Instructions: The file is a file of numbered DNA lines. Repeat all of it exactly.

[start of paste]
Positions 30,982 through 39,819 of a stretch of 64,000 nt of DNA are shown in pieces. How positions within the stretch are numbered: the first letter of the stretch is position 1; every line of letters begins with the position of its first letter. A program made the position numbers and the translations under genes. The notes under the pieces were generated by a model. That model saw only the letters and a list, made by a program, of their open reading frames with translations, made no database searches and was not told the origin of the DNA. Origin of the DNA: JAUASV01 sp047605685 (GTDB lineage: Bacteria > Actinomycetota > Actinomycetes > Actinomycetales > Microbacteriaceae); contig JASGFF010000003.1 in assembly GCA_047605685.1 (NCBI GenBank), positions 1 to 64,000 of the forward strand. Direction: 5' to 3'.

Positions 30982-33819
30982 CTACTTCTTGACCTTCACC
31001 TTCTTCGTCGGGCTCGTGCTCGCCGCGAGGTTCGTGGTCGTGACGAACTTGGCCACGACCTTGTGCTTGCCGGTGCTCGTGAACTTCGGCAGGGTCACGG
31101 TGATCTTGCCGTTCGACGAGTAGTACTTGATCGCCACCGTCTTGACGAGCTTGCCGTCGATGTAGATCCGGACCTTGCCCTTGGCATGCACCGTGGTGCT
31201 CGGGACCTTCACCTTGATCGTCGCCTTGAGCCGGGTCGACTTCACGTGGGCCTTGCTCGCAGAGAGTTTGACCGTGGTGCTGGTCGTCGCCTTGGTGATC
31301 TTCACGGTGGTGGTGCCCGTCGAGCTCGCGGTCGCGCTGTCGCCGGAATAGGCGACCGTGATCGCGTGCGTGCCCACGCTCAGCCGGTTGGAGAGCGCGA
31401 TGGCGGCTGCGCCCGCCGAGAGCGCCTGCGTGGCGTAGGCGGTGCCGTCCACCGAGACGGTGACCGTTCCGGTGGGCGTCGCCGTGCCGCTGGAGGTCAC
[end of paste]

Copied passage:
Positions 30,982 through 39,819 of a stretch of 64,000 nt of DNA are shown in pieces. How positions within the stretch are numbered: the first letter of the stretch is position 1; every line of letters begins with the position of its first letter. A program made the position numbers and the translations under genes. The notes under the pieces were generated by a model. That model saw only the letters and a list, made by a program, of their open reading frames with translations, made no database searches and was not told the origin of the DNA. Origin of the DNA: JAUASV01 sp047605685 (GTDB lineage: Bacteria > Actinomycetota > Actinomycetes > Actinomycetales > Microbacteriaceae); contig JASGFF010000003.1 in assembly GCA_047605685.1 (NCBI GenBank), positions 1 to 64,000 of the forward strand. Direction: 5' to 3'.

Positions 30982-33819
30982 CTACTTCTTGACCTTCACC
31001 TTCTTCGTCGGGCTCGTGCTCGCCGCGAGGTTCGTGGTCGTGACGAACTTGGCCACGACCTTGTGCTTGCCGGTGCTCGTGAACTTCGGCAGGGTCACGG
31101 TGATCTTGCCGTTCGACGAGTAGTACTTGATCGCCACCGTCTTGACGAGCTTGCCGTCGATGTAGATCCGGACCTTGCCCTTGGCATGCACCGTGGTGCT
31201 CGGGACCTTCACCTTGATCGTCGCCTTGAGCCGGGTCGACTTCACGTGGGCCTTGCTCGCAGAGAGTTTGACCGTGGTGCTGGTCGTCGCCTTGGTGATC
31301 TTCACGGTGGTGGTGCCCGTCGAGCTCGCGGTCGCGCTGTCGCCGGAATAGGCGACCGTGATCGCGTGCGTGCCCACGCTCAGCCGGTTGGAGAGCGCGA
31401 TGGCGGCTGCGCCCGCCGAGAGCGCCTGCGTGGCGTAGGCGGTGCCGTCCACCGAGACGGTGACCGTTCCGGTGGGCGTCGCCGTGCCGCTGGAGGTCAC